Hemiplegia & Cerebral Palsy
Cerebral palsy presents itself in numerous ways. One of these forms is hemiplegia. Hemiplegia is a type of cerebral palsy that results from damage to the parts of the brain that control muscle movements. This damage may occur before, during or shortly after birth.
The term hemiplegia means that the paralysis is on one side of the body. A similar medical term, hemiparisis, means a weakness on one side of the body. In children with hemiplegia, the paralysis in the body occurs on the side opposite the affected part of the brain. For example, if the left side of the child’s brain is injured, then the paralysis will be on the right side of the child’s body.
1 in 1000 Children
Hemiplegia may occur during pregnancy, delivery or shortly after birth. However, it’s not uncommon to have hemiplegia develop well into the third year of a child’s development. This condition usually affects 1 in 1000 children, making it fairly common.
Hemiplegia and Adjustments
When it comes to hemiplegia, the hands, wrists, feet and ankles are usually more-affected than the limbs themselves. Doctors treating this condition may prescribe anti-clotting medication to ensure that the child doesn’t develop any clots as a result of poor blood circulation. Additionally, children with hemiplegia may be forced to take antispasmodic drugs to prevent muscle spasms.
Seizures are also common in children with this condition so close monitoring by a professional may be needed. Another thing which can help improve the person’s quality of life include undergoing joint contractures or constraint-induced movement therapy in order to give some relief of prolonged muscle stiffness.
Here are a few symptoms of hemiplegia you should watch out for if you suspect that your child has the disorder:
- Inability to sit up, stand or crawl even when a child is scheduled to reach these developmental milestones.
- Poor motor skills; the child may not be able to hold an object or manipulate it. This lack of dexterity is usually due to some form of trauma in the part of the brain which controls movement.
- Lack of coordination and balance; the child may fall over or find it hard to walk around without tripping over themselves every so often.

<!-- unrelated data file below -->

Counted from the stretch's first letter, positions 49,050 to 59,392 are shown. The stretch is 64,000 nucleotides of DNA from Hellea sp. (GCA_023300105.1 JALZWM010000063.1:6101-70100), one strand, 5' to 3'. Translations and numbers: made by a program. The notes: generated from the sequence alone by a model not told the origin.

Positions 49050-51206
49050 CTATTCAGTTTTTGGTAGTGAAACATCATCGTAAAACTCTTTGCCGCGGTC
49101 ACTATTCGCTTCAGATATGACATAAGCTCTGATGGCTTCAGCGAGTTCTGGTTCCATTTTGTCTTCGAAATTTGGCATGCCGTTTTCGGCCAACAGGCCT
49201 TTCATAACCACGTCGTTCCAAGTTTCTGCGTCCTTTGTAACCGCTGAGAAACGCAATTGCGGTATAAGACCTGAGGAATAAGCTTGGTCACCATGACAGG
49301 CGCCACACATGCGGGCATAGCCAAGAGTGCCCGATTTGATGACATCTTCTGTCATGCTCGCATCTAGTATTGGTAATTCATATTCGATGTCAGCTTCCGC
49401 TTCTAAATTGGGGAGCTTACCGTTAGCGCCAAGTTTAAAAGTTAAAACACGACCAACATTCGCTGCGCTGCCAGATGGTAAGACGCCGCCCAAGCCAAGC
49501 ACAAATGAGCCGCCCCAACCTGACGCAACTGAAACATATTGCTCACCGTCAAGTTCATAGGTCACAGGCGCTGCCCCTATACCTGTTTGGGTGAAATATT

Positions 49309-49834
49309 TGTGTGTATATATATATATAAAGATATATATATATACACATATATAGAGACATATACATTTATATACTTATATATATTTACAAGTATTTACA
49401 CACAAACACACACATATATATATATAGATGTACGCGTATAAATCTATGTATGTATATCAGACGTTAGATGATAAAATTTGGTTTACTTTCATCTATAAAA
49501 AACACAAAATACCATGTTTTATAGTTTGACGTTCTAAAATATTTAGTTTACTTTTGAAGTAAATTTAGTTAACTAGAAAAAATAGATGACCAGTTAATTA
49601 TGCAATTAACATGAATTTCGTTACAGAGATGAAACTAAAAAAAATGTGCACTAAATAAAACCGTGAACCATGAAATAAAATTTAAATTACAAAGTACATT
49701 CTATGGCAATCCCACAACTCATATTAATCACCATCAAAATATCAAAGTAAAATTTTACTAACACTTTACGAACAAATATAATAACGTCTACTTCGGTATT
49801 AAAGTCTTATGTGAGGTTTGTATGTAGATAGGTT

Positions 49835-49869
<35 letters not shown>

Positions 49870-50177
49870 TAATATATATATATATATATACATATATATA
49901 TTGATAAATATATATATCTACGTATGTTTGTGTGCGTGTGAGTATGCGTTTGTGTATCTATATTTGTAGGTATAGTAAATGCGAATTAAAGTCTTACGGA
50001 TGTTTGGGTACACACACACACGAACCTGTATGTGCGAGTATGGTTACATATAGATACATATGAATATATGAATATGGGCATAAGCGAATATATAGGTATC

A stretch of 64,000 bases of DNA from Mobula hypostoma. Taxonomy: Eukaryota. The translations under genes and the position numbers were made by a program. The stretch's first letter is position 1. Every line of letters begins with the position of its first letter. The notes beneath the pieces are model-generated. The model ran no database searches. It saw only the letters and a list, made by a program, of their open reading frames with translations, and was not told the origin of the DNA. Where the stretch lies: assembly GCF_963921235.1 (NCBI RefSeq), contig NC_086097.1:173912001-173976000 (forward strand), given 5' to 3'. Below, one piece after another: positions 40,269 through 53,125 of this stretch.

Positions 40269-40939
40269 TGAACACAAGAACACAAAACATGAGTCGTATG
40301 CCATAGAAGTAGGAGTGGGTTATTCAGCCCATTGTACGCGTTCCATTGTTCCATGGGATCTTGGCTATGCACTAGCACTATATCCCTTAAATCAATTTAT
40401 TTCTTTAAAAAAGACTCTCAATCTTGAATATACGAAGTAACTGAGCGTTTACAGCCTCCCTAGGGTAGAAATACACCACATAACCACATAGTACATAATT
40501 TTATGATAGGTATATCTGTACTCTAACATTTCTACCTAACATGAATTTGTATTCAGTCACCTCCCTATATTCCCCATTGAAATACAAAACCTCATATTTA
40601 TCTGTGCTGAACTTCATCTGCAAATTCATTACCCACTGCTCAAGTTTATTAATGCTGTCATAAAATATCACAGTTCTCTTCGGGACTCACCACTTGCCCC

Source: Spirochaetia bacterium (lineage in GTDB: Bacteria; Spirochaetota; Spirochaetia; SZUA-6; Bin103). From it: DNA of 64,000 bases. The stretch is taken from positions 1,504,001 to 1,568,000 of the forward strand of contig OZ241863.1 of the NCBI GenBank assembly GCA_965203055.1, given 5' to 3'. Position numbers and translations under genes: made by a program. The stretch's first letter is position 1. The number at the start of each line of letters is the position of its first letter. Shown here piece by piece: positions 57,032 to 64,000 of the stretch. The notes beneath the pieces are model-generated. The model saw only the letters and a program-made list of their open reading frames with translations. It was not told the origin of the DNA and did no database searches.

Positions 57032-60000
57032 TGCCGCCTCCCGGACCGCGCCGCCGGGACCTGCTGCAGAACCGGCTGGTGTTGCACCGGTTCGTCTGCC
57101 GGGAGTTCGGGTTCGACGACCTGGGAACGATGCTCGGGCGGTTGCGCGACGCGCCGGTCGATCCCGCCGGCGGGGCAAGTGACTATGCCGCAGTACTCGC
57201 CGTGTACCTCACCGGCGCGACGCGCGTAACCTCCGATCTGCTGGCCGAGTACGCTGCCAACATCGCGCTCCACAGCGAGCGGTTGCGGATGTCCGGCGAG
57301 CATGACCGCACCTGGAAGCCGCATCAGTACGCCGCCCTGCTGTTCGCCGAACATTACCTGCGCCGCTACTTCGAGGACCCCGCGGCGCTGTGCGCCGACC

- Low IQ. The brain damage associated with hemiplegic CP can depress the child’s I.Q. by ~20 points.
- The most defining characteristic of hemiplegia is stiff or weak muscle tone affecting one side of the body more than the other.
Are There Treatments for Children With Hemiplegia?
Children with hemiplegia cannot be “cured”, but several therapies can help with some of the symptoms. Medication can be prescribed for seizures, physical therapy can help strengthen muscle groups, and orthotics (e.g., braces and splints) may help with spasticity and gait.
Causes of Hemiplegia in Children
- Cerebrovascular accident (CVA) such as fetal asphyxia, stroke, or thrombosis (embolism or hemorrhage)
- Transient ischemic attack (TIA) or hypoxic ischemic encephalopathy
- Migraine syndrome
- Head Trauma (brain contusion, subdural hematoma or epidural hematoma)
- Sturge-Weber Syndrome
- Todd’s Paralysis
- Brain tumor (Primary or metastatic disease)
- Infection (brain abscess, encephalitis, subdural empyema or meningitis)
- Nonketotic hyperosmolar coma
- Demyelinating disease (multiple sclerosis, acute necrotizing myelitis)
- Hereditary disease (leukodystrophies)
- Congenital or perinatal injury
- Arterovenous malformations
- See more causes or cerebral palsy…
Hemiplegia is expensive to treat and rehabilitate. Given the fact that most cerebral palsy cases can be attributed to medical malpractice during pregnancy and delivery, you may be entitled to file a lawsuit to get compensation. Call us today at 1-855-833-3707 to learn about your legal options for no cost.